In addition, many machining steps are required to meet the high dimensional tolerances required and to form the flow passages directing the fluid through the rotary damper during operation. This increases the cost of manufacture.
Rotary dampers typically provide the same damping regardless of the direction of axle rotation, limiting tuning options. The same torque is applied to the axle whether that is the proper amount of torque needed for that direction.
Accumulators are typically complex mechanical devices, using pistons and seals to provide a gas plenum. This requires fine machining to form a smooth surface piston travel. In addition, the accumulator must be charged with gas before installation, adding another manufacturing step. Seals may fail during operation, allowing the gas to escape the plenum so that the accumulator fails.
Accordingly, it would be desirable to have a rotary damper that overcomes the disadvantages described.
One aspect of the invention provides all valves, orifices and an accumulator to be housed in the body, allowing easy assembly, a compact overall package, and a simple, rugged case.
Another aspect of the invention provides valves configured to provide independent control of damping for each direction of rotation.
Another aspect of the invention provides a design taking advantage of powder metallurgy fabrication, producing precision parts while reducing the machining required and the cost of manufacturing.
Another aspect of the invention provides a closed cell foam accumulator to reduce fabrication and assembly costs and to increase reliability.
The invention provides the foregoing and other features, and the advantages of the invention will become further apparent from the following detailed description of the presently preferred embodiments, read in conjunction with the accompanying drawings. The detailed description and drawings are merely illustrative of the invention and do not limit the scope of the invention, which is defined by the appended claims and equivalents thereof.
FIG. 1 is a perspective view of a suspension system incorporating a rotary damper that is made in accordance with the present invention.
FIGS. 2 & 3 are external views of a preferred embodiment of a rotary damper that is made in accordance with the invention.
FIG. 4 is an exploded view of a preferred embodiment of a rotary damper that is made in accordance with the invention.
FIG. 5 is an exploded view of a valve and valve holder of a preferred embodiment of a rotary damper that is made in accordance with the invention.
FIG. 6 is a schematic diagram of a preferred embodiment of a rotary damper that is made in accordance with the invention.
FIGS. 7 & 8 are an end view and a section view illustrating the paths of a preferred embodiment of a rotary damper that is made in accordance with the invention.
FIG. 1 is a perspective view of a suspension system incorporating a rotary damper that is made in accordance with the present invention. Trailing arm 24 supports wheel assembly 26 and is pivotably attached to chassis member 28. Rotary damper 20 has an axle 22 engaging the trailing arm 24 at the pivot point and providing torque to resist the motion of the trailing arm 24. Mounting post 16 projects from the chassis member 28 and connects to mounting arm 18 of the rotary damper 20 to hold the rotary damper 20 stationary.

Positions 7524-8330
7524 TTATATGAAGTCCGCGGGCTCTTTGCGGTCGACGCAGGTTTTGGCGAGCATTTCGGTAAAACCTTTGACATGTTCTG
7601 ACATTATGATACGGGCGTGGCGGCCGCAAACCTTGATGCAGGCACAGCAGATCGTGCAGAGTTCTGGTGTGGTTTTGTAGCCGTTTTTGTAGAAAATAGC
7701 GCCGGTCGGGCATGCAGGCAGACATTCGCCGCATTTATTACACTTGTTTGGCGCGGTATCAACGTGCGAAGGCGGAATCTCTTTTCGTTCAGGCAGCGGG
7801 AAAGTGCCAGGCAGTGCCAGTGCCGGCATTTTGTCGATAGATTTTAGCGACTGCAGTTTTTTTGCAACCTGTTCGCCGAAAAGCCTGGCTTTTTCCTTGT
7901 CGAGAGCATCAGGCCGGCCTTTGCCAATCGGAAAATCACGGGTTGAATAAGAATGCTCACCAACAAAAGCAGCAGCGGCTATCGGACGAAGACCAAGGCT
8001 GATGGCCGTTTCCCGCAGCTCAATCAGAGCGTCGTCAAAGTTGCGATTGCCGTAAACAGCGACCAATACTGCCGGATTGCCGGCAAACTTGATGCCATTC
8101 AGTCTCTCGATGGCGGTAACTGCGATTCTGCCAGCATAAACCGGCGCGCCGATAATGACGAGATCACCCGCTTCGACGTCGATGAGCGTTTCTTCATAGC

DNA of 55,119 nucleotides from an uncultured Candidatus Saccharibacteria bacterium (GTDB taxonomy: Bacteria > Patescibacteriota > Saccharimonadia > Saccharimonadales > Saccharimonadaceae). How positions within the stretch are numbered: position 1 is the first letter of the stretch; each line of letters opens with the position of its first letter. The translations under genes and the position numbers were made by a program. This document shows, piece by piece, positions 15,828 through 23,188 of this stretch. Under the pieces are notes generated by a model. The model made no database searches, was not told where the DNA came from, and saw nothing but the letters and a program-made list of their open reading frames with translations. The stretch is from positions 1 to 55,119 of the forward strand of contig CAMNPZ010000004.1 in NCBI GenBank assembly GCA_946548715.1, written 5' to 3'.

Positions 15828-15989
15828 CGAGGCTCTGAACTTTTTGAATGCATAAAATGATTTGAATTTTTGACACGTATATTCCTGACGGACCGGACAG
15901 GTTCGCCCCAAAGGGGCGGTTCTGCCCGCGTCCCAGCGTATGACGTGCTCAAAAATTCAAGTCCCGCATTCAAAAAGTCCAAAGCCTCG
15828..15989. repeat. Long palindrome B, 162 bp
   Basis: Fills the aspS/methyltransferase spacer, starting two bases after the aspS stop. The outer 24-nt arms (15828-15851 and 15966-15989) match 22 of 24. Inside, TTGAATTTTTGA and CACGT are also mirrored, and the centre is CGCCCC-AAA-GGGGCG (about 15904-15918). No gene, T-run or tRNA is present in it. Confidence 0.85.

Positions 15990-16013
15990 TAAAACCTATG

As shown in the external views of FIGS. 2 and 3, rotary damper 20 has a base 40, a stator 42, and a cover 52. Mounting arm 18 is a part of base 40. Axle 22 passes through cover opening 32 of the cover 52 and axle lugs 30 pass through base opening 34 of the base 40. Seals around the openings prevent leakage of damping fluid from the rotary damper. Casing 39 forms a fluid chamber for the damping fluid and comprises the base 40, the stator 42, and a valve holder within the cover 52.
FIG. 4 shows an exploded view of the rotary damper parts in the final assembly. The base 40 forms one side of the casing 39 for the fluid chamber and provides a mounting arm 18 as an attachment point to prevent rotation of the base 40 while damping. The stator 42 forms the outside circumference of the casing 39 and has stator vanes 43 and includes grooves 41 for seals. The preferred embodiment illustrated has six stator vanes, but number of vanes may vary as desired. The rotor 44 has the same number of rotor vanes 45 as stator 42 has stator vanes 43. Axle lugs 30 and axle 22 form a shaft that supports the rotor vanes 45 and projects out of the front and back of the final assembly to transfer the damping torque to the load.
The valve holder 46 forms spaces for and supports first valve 56 and second valve 57. The valve holder 46 also forms the remaining side of the casing 39 and forms accumulator voids 55 for installation of accumulator foam 53. Internal paths formed in the valve holder 46 by powder metallurgy route fluid flow from the fluid chamber to the valves in such a way that its own valve controls each direction of rotation. (See FIGS. 6 & 7) First bearing 48 and second bearing 50 housed in the base 40 and the valve holder 46, respectively, hold the rotor in alignment. The cover 52 forms one boundary of the accumulator, retains fluid in the assembly, and prevents contamination. Fasteners 38, such as bolts or screws, hold the assembly together. O-rings or other seals are used to seal the assembly at all exterior seams. Fill and drain plugs are provided to add or remove damping fluid from the rotary damper.